So where was I going wrong? I’d been using these products for a month – were they just not working or was my lack of faith the problem?
To answer my question, I went in search of help. Jay is an “aroma supplier”, according to Google. He runs a shop down the road from me in Stoke Newington called Mystic Fragrance, which describes itself as a “gateway to holistic health” and has been around since the 80s. Jay sells pretty much all of the products I've bought – if anyone could give me advice on them, it would be him.
I pulled my lucky products out of my bag and asked where I was going wrong. “What is luck to you?” he mused. I thought about it, but couldn’t really answer any better than “doing well”.
“Luck is all around us,” he said serenely. “You’re breathing, you’re alive, you’re healthy, you have food, a home. Sometimes we want more than we can have at the time.”
Jay used to run his place as a sweet shop, but then, as he puts it, the angels called him to change things. He now uses herbs and Eastern philosophy to help unblock people’s problems and give them more positive outlooks on life. He says that I should be using the art of manifesting while using my products – essentially, I need to believe that the good things I want will happen or are already happening.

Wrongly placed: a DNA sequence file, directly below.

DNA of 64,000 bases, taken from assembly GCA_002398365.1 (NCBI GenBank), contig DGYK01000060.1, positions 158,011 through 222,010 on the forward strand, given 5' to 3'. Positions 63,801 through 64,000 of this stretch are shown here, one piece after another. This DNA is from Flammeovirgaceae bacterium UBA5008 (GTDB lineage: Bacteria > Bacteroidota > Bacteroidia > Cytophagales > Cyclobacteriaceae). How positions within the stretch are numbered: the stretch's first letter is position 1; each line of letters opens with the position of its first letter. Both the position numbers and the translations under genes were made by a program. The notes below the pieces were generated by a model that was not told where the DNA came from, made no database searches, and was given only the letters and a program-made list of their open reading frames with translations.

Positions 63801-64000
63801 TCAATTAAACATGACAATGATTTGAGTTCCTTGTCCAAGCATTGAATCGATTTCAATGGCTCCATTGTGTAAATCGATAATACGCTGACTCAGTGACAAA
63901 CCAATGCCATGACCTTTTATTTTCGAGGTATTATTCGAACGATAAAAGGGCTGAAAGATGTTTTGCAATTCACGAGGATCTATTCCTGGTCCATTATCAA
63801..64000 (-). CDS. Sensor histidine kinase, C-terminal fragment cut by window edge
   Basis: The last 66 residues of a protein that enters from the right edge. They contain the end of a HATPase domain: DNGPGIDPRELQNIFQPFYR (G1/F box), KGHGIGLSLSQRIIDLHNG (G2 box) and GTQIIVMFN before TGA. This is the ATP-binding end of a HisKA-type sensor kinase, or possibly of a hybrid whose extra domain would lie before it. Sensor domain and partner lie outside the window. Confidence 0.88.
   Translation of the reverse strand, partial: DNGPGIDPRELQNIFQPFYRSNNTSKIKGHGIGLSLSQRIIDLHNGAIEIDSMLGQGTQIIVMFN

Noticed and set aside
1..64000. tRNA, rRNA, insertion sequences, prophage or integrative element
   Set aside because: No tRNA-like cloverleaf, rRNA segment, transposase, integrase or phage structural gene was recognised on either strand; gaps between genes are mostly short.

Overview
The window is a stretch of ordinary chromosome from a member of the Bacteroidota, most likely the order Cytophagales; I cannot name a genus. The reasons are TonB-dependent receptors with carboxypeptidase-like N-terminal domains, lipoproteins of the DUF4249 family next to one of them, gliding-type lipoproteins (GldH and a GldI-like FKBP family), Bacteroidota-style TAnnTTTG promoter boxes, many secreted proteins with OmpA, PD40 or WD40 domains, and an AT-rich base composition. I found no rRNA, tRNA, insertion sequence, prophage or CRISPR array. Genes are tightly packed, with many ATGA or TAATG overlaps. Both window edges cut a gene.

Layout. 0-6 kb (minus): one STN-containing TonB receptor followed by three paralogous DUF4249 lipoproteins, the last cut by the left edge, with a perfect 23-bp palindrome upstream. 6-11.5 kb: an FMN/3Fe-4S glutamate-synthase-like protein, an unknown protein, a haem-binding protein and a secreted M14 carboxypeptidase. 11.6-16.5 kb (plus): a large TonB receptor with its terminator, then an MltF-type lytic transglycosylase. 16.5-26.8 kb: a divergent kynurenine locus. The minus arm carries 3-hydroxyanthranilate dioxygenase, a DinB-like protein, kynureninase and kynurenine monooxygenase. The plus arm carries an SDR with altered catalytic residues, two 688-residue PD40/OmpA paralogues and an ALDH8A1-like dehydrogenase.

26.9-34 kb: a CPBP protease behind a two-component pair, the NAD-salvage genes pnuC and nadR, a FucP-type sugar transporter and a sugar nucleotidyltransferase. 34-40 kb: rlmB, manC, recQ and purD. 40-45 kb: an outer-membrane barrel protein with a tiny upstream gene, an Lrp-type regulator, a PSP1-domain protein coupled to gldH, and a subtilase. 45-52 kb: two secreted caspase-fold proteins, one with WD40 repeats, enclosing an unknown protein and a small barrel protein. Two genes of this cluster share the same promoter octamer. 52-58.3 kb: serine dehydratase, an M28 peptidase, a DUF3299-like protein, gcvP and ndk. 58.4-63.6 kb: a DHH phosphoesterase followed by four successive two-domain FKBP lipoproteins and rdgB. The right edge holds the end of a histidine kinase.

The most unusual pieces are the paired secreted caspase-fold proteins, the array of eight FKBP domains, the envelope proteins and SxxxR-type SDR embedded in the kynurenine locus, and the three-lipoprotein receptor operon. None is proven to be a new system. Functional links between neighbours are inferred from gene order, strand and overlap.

“If you’re not truthful, you won't see results,” Jay advises. I need to start thinking about my true objectives in life in order to seek a change, apparently. “Luck,” he adds, “can always be changed.”
According to TikTok, I also needed to start changing my daily mindset if I was to become a super lucky girl. The next minute, scrolling through my phone, I see a beautiful girl walking through a sunset on holiday: “I get everything I want, because that’s just the way it is… things are always working out in my favour… I am so lucky… I am always in the right place at the right time,” declares content creator and social media manager @soulciabohemia in one of her videos about lucky girl syndrome.
“Believe you are the luckiest girl in the world,” says @tamkaur in her TikTok explainer of lucky girl syndrome. “The universe is literally rigged in your favour…. I cannot tell you how much this has changed my life. I've manifested money into my life, friendships…I embody lucky girl syndrome.”